High staff turnover in hospitality causing a productivity crisis

By Sophie Witts

- Last updated on GMT

High staff turnover in hospitality causing a productivity crisis

Related tags Hotel Better Executive

High staff turnover in the hospitality industry has resulted in a productivity crisis costing the sector £272m per year, new figures show

According to analysis from People 1st​, a ‘revolving door’ culture has left over two-thirds of restaurants and hotels short staffed with productivity falling behind other sectors.

Approximately 993,000 new staff will be needed by 2022, 870,000 of which will be replacing existing employees, the charity estimates.

The hospitality and tourism workforce contributes just £21,600 per employee to the industry annually, compared to £46,000 per head in retail and £52,000 in manufacturing.

People 1st​ has calculated that a one per cent improvement in productivity could drive an additional £1.43bn revenue per year.

Simon Tarr, managing director at People 1st​ said: “The causes of low productivity are complex and diverse. It is clear that parts of our industry are trapped in a revolving door of high turnover, increased skills gaps, and reliance on resorting to further transitional, non-permanent staff, to plug those gaps.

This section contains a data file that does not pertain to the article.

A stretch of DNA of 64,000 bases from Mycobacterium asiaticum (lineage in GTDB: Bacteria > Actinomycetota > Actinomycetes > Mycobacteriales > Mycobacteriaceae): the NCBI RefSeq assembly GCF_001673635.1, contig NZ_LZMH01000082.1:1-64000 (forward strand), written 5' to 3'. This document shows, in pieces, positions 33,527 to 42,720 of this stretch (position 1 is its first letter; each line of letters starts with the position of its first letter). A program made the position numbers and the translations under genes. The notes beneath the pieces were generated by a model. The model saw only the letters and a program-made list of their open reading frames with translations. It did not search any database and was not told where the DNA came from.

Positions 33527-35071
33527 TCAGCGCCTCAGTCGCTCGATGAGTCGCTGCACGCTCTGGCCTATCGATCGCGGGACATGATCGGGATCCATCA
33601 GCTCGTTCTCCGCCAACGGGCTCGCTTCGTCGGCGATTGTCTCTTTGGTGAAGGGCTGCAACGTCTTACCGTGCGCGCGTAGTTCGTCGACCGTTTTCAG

“We believe diversifying recruitment to include older workers and maternity returners, as well as putting in place strategies to reduce turnover with a greater focus on career progression, will have a positive impact on productivity.”

Staff retention

A separate study, released last week by executive search company Antal International, found that hospitality employees were most likely to leave their jobs in search of more ‘interesting’ work (67 per cent) and a better work/life balance (65 per cent).

An executive chef at a five-star UK hotel, who wished to remain anonymous, told the report: “The location of the hotel or restaurant is an important criterion for a change of work for me. The less free time you have, the less you want to spend two to three hours a day on train or traffic jams.”

In a bid to improve staff retention Michelin chef Sat Bains announced last week that he would be switching his Nottingham restaurant to a four day week​, with no change in staff salaries.

People 1st has launched a consultation encouraging employers to share their views and strategies on improving staff retention. The results of the report will be published in September.

Is your business short staffed? Then see how our job board, BigHospitalityJobs, can help​.

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